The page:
Bayes Theorem – Calculating Conditional Probabilities
The field of science attempts to answer the following question which arises very often. Given a set of data and observations regarding them the law surrounding the type of data needs to be deduced. In other words the model the fits the data description needs to be derived.
Broadly speaking there are two different approaches to this type of problem. The first one is when a model is assumed from the behavior determined from the observations and the probability of getting the data out of the model is calculated. The other approach aims to find the probability of the model given the data. The first approach is called the Fequentist approach and the second one is called the Bayesian method.
The two methods are contrasted by their characteritics which are listed below:
- A model is assumed but the parameters of the model which are fixed may be unknown.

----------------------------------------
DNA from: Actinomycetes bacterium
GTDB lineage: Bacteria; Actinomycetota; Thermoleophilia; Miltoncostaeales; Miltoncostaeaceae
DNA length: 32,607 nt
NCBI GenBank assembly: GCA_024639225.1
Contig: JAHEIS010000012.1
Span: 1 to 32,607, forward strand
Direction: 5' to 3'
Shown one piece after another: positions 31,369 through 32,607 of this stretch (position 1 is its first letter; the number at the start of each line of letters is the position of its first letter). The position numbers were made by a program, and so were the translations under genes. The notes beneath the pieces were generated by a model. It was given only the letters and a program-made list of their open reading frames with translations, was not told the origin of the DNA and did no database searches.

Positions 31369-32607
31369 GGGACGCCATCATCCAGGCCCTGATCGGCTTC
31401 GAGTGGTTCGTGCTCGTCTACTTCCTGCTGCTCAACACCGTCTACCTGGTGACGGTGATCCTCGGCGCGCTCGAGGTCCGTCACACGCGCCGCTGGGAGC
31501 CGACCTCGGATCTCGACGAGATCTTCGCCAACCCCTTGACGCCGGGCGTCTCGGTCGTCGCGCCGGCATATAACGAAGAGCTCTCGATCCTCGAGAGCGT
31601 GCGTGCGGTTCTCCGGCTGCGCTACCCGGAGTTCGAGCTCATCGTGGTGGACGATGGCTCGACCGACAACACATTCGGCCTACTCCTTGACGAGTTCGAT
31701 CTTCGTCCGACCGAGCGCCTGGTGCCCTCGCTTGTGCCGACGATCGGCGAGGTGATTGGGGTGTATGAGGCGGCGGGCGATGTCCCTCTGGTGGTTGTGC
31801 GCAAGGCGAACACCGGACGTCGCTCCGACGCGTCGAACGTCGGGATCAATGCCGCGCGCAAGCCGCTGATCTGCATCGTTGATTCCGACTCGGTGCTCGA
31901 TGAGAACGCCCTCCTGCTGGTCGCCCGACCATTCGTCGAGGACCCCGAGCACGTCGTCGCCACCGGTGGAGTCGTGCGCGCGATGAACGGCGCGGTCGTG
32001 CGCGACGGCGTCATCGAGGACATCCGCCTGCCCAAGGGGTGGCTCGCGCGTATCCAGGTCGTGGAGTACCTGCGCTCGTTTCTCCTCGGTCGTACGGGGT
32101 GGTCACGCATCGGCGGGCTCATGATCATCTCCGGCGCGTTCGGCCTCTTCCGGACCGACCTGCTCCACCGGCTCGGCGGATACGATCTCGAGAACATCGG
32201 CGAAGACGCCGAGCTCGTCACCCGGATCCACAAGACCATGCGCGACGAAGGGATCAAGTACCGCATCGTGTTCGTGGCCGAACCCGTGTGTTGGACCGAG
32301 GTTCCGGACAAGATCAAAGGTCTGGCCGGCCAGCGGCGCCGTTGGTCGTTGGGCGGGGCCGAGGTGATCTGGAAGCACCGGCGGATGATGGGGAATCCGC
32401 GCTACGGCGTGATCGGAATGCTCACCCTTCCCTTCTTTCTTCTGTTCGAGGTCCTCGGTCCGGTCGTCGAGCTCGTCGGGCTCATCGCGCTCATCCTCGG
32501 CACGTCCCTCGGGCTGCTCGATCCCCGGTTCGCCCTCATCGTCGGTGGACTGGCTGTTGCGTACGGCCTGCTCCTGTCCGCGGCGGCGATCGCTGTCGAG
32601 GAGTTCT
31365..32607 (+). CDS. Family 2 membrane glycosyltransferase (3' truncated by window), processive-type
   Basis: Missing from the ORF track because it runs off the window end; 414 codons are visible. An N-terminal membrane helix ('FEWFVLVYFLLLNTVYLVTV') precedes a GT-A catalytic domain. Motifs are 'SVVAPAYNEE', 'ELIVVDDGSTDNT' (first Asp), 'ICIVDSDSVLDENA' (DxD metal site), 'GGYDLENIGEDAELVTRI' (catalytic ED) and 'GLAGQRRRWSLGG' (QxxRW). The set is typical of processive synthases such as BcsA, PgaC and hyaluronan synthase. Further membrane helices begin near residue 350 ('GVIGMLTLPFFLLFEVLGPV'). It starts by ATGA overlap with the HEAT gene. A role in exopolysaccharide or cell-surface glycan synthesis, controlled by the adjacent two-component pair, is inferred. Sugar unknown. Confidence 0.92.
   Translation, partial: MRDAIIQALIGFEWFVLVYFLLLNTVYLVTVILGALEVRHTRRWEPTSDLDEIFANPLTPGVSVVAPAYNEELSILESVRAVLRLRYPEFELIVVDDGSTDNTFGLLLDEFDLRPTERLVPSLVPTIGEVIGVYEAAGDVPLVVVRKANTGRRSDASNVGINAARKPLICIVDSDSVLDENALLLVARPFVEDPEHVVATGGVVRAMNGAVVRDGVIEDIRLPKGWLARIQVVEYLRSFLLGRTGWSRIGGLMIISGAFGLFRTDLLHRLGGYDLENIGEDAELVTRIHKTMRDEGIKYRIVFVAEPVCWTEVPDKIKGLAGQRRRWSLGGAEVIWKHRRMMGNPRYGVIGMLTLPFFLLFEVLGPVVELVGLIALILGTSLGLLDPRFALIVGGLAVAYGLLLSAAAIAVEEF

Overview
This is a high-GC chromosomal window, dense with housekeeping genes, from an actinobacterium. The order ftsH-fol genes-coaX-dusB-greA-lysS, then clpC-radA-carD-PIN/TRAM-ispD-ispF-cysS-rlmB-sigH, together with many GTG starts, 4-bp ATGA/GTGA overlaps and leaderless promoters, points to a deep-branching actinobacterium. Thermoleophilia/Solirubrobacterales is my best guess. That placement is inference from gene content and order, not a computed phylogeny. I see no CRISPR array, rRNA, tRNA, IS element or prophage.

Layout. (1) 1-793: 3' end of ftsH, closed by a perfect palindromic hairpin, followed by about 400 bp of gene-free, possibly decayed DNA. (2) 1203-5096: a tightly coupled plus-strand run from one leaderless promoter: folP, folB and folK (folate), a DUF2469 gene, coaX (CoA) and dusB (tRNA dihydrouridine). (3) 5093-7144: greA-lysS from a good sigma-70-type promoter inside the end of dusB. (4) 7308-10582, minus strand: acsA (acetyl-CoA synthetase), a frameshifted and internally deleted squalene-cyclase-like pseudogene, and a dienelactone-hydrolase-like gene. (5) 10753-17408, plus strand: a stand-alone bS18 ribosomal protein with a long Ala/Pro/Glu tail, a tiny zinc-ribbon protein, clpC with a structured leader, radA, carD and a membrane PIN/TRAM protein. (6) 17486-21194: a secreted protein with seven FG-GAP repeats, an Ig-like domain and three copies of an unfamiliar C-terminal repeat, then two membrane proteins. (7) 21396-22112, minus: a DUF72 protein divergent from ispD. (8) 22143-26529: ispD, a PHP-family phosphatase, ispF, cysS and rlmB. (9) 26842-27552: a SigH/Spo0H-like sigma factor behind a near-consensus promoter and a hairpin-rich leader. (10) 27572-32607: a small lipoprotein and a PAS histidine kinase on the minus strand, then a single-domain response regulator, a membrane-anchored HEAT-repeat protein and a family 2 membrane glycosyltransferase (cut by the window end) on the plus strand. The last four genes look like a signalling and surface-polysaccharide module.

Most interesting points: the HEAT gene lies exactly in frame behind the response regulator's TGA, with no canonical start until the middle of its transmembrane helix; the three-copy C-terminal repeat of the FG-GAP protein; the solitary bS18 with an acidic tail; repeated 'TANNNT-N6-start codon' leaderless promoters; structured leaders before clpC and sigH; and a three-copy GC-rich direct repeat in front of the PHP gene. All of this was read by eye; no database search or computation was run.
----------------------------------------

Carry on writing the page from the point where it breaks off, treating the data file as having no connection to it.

- Data errors that might be random in nature are possible but they have a certain probability distribution for example Gaussian.
- Fitting the model to the data is done by the mathematical methods.
- The model is never assumed and there are no true parameters as well. All parameters are however treated as random variables with probability distributions
- Since the model parameters themselves are random with their own distribution, the random errors in data have no probability distribution
- Fitting the data to the model is done by the mathematical methods.
- Both methods give the same answer in the real world but it may be argued that the Bayesian method is more applicable to answering such real-life questions.
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